Furious stage - This stage is the most dangerous because it makes your pet nervous and even vicious. They might cry out excessively and experience seizures and stop eating. The virus has gotten to the stage where it has begun attacking the nervous system, and it prevents your cat from being able to swallow, leading to the classic symptom of excessive drooling, known as "foaming at the mouth."
Paralytic stage - This is the final stage in which a rabid cat will go into a coma, and won't be able to breathe. Unfortunately, this is the stage where pets usually pass away. This often takes place about seven days after symptoms first appear, with death usually happening after about 3 days.
How Long Will It Take for My Cat to Show Symptoms of Rabies?
If your cat has been exposed to the rabies virus, it will not show any immediate signs or symptoms. The typical incubation period is three to eight weeks, but it can range from 10 days to a year.
The time it takes for symptoms to appear is entirely dependent on the location of the infection. A bite closer to the spine or brain will develop much faster than others, and the severity of the bite will also play a role.
How are Rabies Treated in Cats?
If your cat starts displaying symptoms of rabies, there is unfortunately nothing you or your vet can do to help them. There is no known cure for rabies and after symptoms start appearing, their health will deteriorate within a few days.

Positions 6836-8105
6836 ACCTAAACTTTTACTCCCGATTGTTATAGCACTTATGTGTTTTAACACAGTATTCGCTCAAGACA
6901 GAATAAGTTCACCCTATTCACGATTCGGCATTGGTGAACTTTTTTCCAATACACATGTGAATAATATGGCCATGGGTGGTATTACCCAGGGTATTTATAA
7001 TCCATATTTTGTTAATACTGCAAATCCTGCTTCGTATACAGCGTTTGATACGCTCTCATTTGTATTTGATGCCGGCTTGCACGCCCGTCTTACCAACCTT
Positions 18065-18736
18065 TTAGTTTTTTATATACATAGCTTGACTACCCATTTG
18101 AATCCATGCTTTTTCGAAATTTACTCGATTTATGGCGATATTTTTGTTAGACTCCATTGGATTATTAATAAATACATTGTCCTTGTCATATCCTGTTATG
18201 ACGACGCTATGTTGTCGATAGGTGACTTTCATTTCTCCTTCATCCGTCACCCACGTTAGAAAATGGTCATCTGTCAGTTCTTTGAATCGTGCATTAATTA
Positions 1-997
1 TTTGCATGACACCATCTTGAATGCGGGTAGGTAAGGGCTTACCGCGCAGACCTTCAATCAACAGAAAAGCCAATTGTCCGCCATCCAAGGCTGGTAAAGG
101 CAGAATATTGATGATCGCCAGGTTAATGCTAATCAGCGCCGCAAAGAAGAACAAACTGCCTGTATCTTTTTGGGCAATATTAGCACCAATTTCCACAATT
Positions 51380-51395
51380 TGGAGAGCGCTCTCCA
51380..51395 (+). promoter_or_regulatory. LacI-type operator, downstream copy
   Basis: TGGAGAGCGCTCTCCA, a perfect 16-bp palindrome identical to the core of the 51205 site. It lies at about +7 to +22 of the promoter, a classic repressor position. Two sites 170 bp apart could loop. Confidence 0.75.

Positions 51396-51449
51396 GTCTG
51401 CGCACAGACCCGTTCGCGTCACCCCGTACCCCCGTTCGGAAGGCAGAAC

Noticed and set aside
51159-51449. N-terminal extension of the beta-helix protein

Provide proof of vaccination to your veterinarian if your pet has received the rabies vaccine for kittens, including all required boosters. If anyone comes into contact with their saliva or is bitten by your pet (including yourself), advise them to see a doctor right away. Unfortunately, unvaccinated animals are always fatal from rabies, which usually kills them within 7 to 10 days of the initial symptoms.
If your cat is diagnosed with rabies you will have to report the case to your local health department. An unvaccinated pet that is bitten or exposed to a known rabid animal must be quarantined for up to six months, or according to local and state regulations. A vaccinated animal that has bitten or scratched a human, conversely, should be quarantined and monitored for 10 days.
Your pet should be humanely euthanized to ease their suffering and to protect the other people and pets in your home. If your cat dies suddenly of what you suspect to be rabies, your vet may recommend having a sample from the cat’s brain examined. Direct testing of the brain is the only way to diagnose rabies for sure.
The best protection against rabies in cats is to provide them with the appropriate vaccinations that help prevent the disease. Talk to your vet about scheduling an appointment to make sure your pet is up to date with their rabies shots and other vaccinations.
Note: The advice provided in this post is intended for informational purposes and does not constitute medical advice regarding pets. For an accurate diagnosis of your pet's condition, please make an appointment with your vet.